Title
Rebound allocators and is_always_equal
Status
new
Section
[allocator.requirements]
Submitter
FrankHB1989

Created on 2019-08-27.00:00:00, last changed 2019-10-07.02:21:30.

Messages

Date: 2019-10-07.02:21:30

Proposed resolution:

This wording is relative to N4830.

[Drafting note: Additional questions: Is it necessary to ensure that
XX::propagate_on_container_copy_assignment::value == YY::propagate_on_container_copy_assignment::value is true as well?]

  1. Modify [allocator.requirements], Table [tab:cpp17.allocator] "Cpp17Allocator requirements" as indicated:

    Table 34 — Cpp17Allocator requirements [tab:cpp17.allocator]
    Expression Return type Assertion/note
    pre-/post-condition
    Default
    typename
    X::template
    rebind<U>::other
    Y For all U (including T),
    Y::template
    rebind<T>::other
    is X.
    XX::is_always_equal::value == YY::is_always_equal::value
    is true.
    See Note A,
    below.
Date: 2019-10-07.02:21:30

[ 2019-10 Priority set to 4 after reflector discussion ]

Date: 2019-09-02.12:34:04

[allocator.requirements] does not mention the interaction between is_always_equal and allocator rebinding. As the result, a rebound allocator may have different is_always_equal::value to the original allocator.

Further, for an allocator type X satisfying std::allocator_type<X>::is_always_equal::value == true, rebound allocators of X with same type are not guaranteed equal.

Consider:

  1. X is used as an allocator for value_type used in a node-based container;

  2. Y is the rebound allocator type for the node type used in the implementation;

  3. b1 and b2 are values of Y from different allocator objects.

Then, std::allocator_type<X>::is_always_equal::value == true does not necessarily imply b1 == b2.

Since some of containers in the standard have already explicitly relied on is_always_equal of allocators for their value_type (notably, in the exception specification of the move assignment), this can cause subtle problems.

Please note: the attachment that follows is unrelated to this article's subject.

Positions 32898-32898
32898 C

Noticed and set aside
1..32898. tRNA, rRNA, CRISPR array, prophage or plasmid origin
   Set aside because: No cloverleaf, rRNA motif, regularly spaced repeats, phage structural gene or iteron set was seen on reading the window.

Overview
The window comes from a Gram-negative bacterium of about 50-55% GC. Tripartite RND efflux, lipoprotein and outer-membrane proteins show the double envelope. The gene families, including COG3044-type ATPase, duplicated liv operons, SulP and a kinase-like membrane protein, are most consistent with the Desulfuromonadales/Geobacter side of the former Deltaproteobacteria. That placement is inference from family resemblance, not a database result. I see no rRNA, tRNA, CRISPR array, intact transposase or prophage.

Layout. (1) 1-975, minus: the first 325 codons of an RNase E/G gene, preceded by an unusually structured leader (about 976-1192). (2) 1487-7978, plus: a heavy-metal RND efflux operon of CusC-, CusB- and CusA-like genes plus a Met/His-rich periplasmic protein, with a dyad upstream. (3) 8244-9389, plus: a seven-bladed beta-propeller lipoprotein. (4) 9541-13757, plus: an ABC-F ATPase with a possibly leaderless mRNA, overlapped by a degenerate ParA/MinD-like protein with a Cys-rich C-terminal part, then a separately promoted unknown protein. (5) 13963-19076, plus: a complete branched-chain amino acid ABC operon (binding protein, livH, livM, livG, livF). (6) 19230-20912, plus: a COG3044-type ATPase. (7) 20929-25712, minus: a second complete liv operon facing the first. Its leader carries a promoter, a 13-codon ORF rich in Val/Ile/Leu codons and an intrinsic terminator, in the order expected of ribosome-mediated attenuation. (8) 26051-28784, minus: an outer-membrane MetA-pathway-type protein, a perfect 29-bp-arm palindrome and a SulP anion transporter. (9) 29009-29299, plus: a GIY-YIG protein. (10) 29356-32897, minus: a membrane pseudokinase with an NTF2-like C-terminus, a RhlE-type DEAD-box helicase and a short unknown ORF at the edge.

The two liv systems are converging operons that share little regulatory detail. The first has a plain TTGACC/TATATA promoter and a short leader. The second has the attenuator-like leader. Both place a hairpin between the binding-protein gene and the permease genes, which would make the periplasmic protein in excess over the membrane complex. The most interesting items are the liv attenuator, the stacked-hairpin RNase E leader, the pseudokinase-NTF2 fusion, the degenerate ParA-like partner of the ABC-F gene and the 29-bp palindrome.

In general, the implementation of the move assignment operator of such a container can not avoid allocation for new nodes when !std::allocator_traits<Y>::propagate_on_container_move_assignment::value && b1 != b2. This can throw, and it can clash with the required exception specification based on std::allocator_traits<value_type>::is_always_equal:

#include <utility>
#include <memory>
#include <new>
#include <map>
#include <functional> 
#include <type_traits> 

using K = int;
using V = int;
using P = std::pair<const K, V>; 

bool stop_alloc; 

template<typename T>
struct AT
{
  using value_type = T; 

  std::shared_ptr<void> sp = {}; 

  template<typename U>
  struct rebind
  {
    using other = AT<U>;
  }; 

  using is_always_equal = std::is_same<T, P>; 

  AT() : sp(is_always_equal::value ? nullptr : new T*()) {}

  AT(const AT& a) = default;

  template<typename U>
  AT(const AT<U>& a) noexcept : sp(a.sp) {} 

  T* allocate(std::size_t size)
  {
    if (stop_alloc)
      throw std::bad_alloc();
    return static_cast<T*>(::operator new(size * sizeof(T)));
  } 

  void deallocate(T* p, std::size_t)
  {
    ::operator delete(p);
  }

  friend bool operator==(const AT& x, const AT& y) noexcept
  {
    return !x.sp.owner_before(y.sp) && !y.sp.owner_before(x.sp);
  } 

  friend bool operator!=(const AT& x, const AT& y) noexcept 
  {
    return !(x == y);
  }

};

using A = AT<P>; 

int main()
{
  // Some sanity checks:
  static_assert(std::is_same_v<A::template rebind<A::value_type>::other, A>);
  // For any U:
  using U = int;
  static_assert(std::is_same_v<A::template rebind<U>::other::template rebind<A::value_type>::other, A>); 

  using C = std::less<>;
  using M = std::map<K, V, C, A>; 

  // As required by the current wording of the container move operator:
  using always_equal = std::allocator_traits<A>::is_always_equal;
  constexpr bool std_nothrow = always_equal::value && std::is_nothrow_move_assignable_v<C>;
  static_assert(std_nothrow);

  // For conforming implementations:
  // static_assert(!(std_nothrow && !std::is_nothrow_move_assignable<M>::value)); 

  M m{{K(), V()}}, m2;
  auto a = m.get_allocator(); 

  a.sp = std::make_shared<int>(42);
  stop_alloc = true;

  try
  {
    // Call terminate with conforming implementations. This does not work on libstdc++.
    m2 = std::move(m);
    // For libstdc++, terminate on allocator-extended move constructor call.
    //    M m3(std::move(m), a);
  }
  catch(...)
  {}
}
History
Date User Action Args
2019-10-07 02:21:30adminsetmessages: + msg10674
2019-08-31 14:36:26adminsetmessages: + msg10590
2019-08-27 00:00:00admincreate